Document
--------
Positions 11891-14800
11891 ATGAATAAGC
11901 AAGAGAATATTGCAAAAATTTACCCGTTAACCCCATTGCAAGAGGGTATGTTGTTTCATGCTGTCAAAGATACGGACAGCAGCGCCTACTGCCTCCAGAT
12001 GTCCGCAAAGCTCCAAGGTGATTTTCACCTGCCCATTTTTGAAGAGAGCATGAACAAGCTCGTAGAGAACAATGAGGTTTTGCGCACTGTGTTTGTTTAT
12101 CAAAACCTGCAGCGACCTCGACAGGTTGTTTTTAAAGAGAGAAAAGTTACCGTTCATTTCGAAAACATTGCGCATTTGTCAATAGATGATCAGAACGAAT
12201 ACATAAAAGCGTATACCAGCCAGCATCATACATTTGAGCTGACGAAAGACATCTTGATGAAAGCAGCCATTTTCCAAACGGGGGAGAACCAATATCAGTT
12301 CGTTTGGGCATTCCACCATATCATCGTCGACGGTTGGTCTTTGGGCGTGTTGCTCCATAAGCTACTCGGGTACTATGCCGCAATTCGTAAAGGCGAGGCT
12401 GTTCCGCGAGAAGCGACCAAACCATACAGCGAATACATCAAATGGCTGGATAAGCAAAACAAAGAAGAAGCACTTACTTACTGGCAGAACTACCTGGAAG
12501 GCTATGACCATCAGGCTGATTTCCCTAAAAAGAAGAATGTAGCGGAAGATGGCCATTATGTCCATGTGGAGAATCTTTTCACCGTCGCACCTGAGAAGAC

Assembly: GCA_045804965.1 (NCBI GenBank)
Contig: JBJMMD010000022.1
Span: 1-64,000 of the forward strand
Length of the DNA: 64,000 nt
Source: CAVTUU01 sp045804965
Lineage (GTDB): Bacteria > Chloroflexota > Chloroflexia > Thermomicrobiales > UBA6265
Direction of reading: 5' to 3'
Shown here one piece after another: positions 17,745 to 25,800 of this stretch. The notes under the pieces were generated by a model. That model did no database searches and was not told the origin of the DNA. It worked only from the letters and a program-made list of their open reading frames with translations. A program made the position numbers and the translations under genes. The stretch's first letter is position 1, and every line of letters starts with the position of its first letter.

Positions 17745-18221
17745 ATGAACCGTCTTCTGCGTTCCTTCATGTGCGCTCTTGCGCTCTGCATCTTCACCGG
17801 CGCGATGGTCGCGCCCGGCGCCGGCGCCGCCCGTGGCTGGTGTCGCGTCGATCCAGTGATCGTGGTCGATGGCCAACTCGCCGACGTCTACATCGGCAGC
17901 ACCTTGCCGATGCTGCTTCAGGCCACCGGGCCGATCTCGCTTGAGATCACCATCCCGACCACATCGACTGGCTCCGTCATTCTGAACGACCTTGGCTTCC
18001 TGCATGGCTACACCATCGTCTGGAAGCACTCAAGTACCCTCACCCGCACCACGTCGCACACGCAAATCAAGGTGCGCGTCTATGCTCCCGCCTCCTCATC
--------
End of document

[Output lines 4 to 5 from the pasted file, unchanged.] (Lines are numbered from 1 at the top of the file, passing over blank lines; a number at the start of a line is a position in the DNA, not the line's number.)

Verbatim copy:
12001 GTCCGCAAAGCTCCAAGGTGATTTTCACCTGCCCATTTTTGAAGAGAGCATGAACAAGCTCGTAGAGAACAATGAGGTTTTGCGCACTGTGTTTGTTTAT
12101 CAAAACCTGCAGCGACCTCGACAGGTTGTTTTTAAAGAGAGAAAAGTTACCGTTCATTTCGAAAACATTGCGCATTTGTCAATAGATGATCAGAACGAAT